Some of the first examples went to a well-known Australian model shop, Gateway Models, so to us foreign buyers it looked like they were the only game in town, as the Ace website doesn’t show them. But in the meantime Tony had been approached by Trax and offered a deal, with the result that they took the rest of the first production batch. Suddenly, the model is on the front page of the latest Trax mini-catalogue. They don’t actually claim it is a Trax model, it is meant as a stop-gap until the next real Trax models come along. Apparently it is part of the deal that the additional stocks now being produced will keep the model in its original form, without any changes, so if an enhanced version eventually appears, it will come out under the Ace Models name. In the meantime he is working on a 1959 Fairlane station wagon in both Australian and US versions, to be followed by a 1959 Dodge Custom Royal four-door and 1960 Dodge Phoenix four-door (both cars were imported CKD from the States, so they will effectively be the US versions). I don’t know at the moment if these will also be marketed by Trax, or independently under the Ace brand.

He also mentioned that other forthcoming items this year include a 1966 Chevy Nova, initially in sedan racing form for Australian race fans, then in a civilian version for world-wide sales, a New Avengers Broadspeed Jaguar XJC (complete with John Steed figure!) and a Goggomobil Dart, which was a diminutive but surprisingly pretty Australian fibreglass-bodied sports car. It was based on the what is of course acknowledged to be one of the finest sports car chassis of its generation, the Glas Goggomobil microcar.

Tony is currently looking for overseas distributors in the UK and elsewhere. In the current overcrowded market he will have to come up with models that fill a gap and catch the imagination, at an acceptable price. Brave man; I guess we should wish him well.

The fact that the banner at the top of the Trax catalogue says Getting Trax back on track … is quite revealing. Without getting into personalities, it seems that the management changes at the top were a bit turbulent, and model planning and commissioning got somewhat sidetracked in the process. That was compounded by production delays and erratic deliveries from China, which cannot have helped the cashflow situation either. And just like MAR before it went digital, there are ongoing concerns about the impact of increased postal charges.

 

Tony reckons this whole upheaval cost them about a year of normal operations. There haven’t been many really new models, the only new item showing on their website for the past few months has been a re-hash of the old 1:24 Chrysler Charger. And they seemed to be pushing their luck with too many versions of the very nice Holden Statesman in the Opal series (basically just grille and colour variations) and may be struggling to unload them all. Then they pulled a real stunt with the Holden Trax LTZ mini-MPV, requiring Trax fans to cough up AU$100 dollars advance payment, with the balance of another 30 dollars or so payable when (or if) it eventually emerged. After some production problems it is now on release, which must be a relief, although unlike their usual limited specials not all were sold out in advance, so they are now on offer to all comers for a mere AU$99. Those who paid up front for the exclusive must be really happy. Available in eight colour choices each model comes with a cheap digital watch with a plastic strap matching your colour choice. (If that doesn’t break your resistance, nothing will). By the way, this SUV was apparently designed by Opel in Germany, mainly styled by Ford in the US but, oddly enough, with the nose and grille style contributed by Holden, and it is built in South Korea. There will also be Chevy Trax, Opel Mokka and Suzuki Kruze versions.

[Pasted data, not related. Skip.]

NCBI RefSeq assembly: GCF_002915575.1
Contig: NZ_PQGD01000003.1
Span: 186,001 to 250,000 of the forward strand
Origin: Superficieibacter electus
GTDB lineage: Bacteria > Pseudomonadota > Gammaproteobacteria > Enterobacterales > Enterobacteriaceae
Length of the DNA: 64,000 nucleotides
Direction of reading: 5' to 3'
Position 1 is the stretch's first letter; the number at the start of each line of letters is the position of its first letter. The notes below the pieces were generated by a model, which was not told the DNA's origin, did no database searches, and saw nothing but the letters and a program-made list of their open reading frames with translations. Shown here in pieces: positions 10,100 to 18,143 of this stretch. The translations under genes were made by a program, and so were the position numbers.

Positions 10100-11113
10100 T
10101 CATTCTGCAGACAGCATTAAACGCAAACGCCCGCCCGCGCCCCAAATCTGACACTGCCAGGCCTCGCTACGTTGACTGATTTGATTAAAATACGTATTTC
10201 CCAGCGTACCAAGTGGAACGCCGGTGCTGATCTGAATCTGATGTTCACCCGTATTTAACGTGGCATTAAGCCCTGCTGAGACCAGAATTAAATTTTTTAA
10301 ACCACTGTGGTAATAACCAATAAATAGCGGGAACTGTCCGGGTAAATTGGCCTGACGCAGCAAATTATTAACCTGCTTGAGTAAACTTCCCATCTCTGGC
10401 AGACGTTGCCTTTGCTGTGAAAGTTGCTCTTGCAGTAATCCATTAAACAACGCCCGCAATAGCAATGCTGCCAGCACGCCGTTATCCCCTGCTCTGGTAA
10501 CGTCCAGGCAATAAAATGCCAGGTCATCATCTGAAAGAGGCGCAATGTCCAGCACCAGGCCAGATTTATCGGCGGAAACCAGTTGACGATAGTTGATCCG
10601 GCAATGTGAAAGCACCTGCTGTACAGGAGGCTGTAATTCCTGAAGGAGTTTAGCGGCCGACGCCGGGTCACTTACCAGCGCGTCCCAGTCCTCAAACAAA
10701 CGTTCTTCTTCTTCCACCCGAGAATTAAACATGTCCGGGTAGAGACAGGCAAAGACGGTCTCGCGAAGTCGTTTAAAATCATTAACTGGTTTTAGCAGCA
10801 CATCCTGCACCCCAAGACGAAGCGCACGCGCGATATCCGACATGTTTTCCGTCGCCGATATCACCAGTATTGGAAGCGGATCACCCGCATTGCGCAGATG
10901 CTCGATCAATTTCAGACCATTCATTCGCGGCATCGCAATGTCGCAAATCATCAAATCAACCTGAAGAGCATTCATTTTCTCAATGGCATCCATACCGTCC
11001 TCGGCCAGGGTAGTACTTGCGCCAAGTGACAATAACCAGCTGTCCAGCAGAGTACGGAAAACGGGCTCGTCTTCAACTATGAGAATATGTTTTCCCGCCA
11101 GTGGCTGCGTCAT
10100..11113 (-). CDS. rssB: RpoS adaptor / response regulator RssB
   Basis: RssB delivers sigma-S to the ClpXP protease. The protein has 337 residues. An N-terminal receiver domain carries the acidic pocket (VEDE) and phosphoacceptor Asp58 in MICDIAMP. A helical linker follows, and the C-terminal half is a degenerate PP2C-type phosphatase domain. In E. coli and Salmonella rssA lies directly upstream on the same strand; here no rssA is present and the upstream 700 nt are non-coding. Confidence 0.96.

The mini-catalogue shows a couple of other forthcoming models, a Surfer Roo, which was a one-off built by Ford in 1969 based on an XW ute, and a Holden Commodore Walkinshaw Group A racer built by Holden Special Vehicles in 1988. Both models are resin, and look a little rough in the photos but Tony confirms they are mock-ups he produced some time ago and should be much better in production form. Whether they are of much interest to many people outside Australia is another matter.

 

It seems that much of Trax future production will be resin, and apparently at twice the price of their old-style diecast models. I don’t know how well that will go down with their traditional buyers, or maybe they have decided that casual demand for models of Oz family favourites is dwindling, and they are now catering to a hard core of serious buyers.

Another new string to their bow is that they seem to have joined forces with Century Dragon and are offering a 1:43 resin Land Rover (made from 166 parts) for AU$149 and a Toyota Land Cruiser (made from 266 parts) for AU$165. Again, not your usual pocket money model from Trax, but a lot of parts for your money.

Speaking personally, I thought they struck the best balance between the simple diecasts and the expensive Select models with their Opal series, which had nice quality and a distinctive style. But there you are.

Let’s hope they manage to get their act back together. There are still things to be done. A note at the back of the catalogue says COMING SOON … Things We Missed from the Past and Aussi Icons (Gee, I thought they’d done all those). We shall see what emerges.


We welcome your comments and questions.  Please go to our Model Auto Review Facebook page.